Independent Student Newspaper for the University of Texas at San Antonio

The Paisano

Independent Student Newspaper for the University of Texas at San Antonio

The Paisano

Independent Student Newspaper for the University of Texas at San Antonio

The Paisano

A closer into the Conversation Partners Program

Photo courtesy Alfredo Silva

Imagine moving to a new country, attending a different university while trying to adapt to an unknown lifestyle. It sounds pretty intimidating, but UTSA’s English as a Second Language Services (ESL Services) has found a way to help these students at UTSA with The Conversation Partners Program (CPP).

ESL Services is an instructional program for students whose dominant language isn’t English, offering different English for International Students (EIS) classes along with other programs like The Intensive English Program (IEP), the International Teaching Assistants (ITA) and — of course — CPP.

CPP pairs international students with native English speaking students in order to help them better adjust to the San Antonio community. The formal partnership is semester-long arrangement in which the partners meet at least once a week at a location or event of their choice (ie. seeing a movie, studying at the library, visiting La Cantera).

During the event, the partners are free to talk and simply enjoy each other’s company. As a result, the program not only helps international students improve on their English speaking skills, but also gives native students to connect on an intercultural and global level.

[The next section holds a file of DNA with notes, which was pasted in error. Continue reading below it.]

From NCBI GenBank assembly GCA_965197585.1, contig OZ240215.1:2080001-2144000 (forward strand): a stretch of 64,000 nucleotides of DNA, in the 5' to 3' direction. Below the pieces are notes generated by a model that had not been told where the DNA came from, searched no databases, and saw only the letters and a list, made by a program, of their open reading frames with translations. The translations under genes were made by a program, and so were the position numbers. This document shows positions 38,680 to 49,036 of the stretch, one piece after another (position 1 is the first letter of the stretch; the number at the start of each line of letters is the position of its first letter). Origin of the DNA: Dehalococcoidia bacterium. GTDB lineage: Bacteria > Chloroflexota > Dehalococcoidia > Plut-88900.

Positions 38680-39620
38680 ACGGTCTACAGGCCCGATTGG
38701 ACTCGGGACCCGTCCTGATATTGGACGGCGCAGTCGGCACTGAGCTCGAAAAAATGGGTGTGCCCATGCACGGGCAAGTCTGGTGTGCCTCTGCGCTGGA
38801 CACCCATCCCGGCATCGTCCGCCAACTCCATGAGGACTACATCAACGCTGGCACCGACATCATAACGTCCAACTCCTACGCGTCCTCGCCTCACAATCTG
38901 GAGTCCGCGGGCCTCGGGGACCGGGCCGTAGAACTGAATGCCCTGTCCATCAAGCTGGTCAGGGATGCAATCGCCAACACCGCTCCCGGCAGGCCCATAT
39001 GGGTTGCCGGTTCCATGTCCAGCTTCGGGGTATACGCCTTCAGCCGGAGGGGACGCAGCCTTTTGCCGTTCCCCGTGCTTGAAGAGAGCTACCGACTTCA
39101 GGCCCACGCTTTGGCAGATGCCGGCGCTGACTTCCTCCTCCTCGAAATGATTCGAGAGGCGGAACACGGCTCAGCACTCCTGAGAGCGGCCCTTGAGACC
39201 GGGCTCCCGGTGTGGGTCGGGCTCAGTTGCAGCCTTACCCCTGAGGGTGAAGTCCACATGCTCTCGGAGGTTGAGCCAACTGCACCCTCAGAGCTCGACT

UTSA senior Alfredo Silva is one of the students from the CPP that found this connection. He joined the program his sophomore year after seeing an ad on campus.

“I told myself ‘If I were in a foreign country, I would more than appreciate it if a local student wanted to help me learn the language on their own time,” Silva says.

From there, Silva met Shicheng Zhou — an international student from China. By coincidence, Alfredo had been planning on going to China the following summer. Upon explaining this to Zhou, the two struck a deal: if Silva taught Zhou English, then Zhou would teach him Chinese.

Rather than the required once per week meeting for the program, Silva and Zhou decided to go beyond the norm, seeing each other almost everyday. This was the unusual start to a unique friendship.

“Zhou learned so much English, he began to start asking me to teach him Spanish,” Silva says.

Between teaching each other about their languages and cultures in addition to seeing each other on a daily basis, the two became best friends.

Fast-forward two years later to August 1, 2015, and Zhou stands proudly as a groomsmen at Silva’s wedding. Side by side with Silva’s closest friends and family to watch his best friend get married, you’d think Zhou would have known Silva his whole life.

“I am extremely grateful that I was given the opportunity to make a new friend , who eventually became one of my best friends,” Silva says.

The program has truly given more than the two ever thought it would. As a result, Silva has even encouraged many of his friends to try the program as well.

Considering the program is free, an easy way to learn about a different culture in your own backyard and the possibility of new friendships, why not try it out?

For more information on the program and how to get involved, visit

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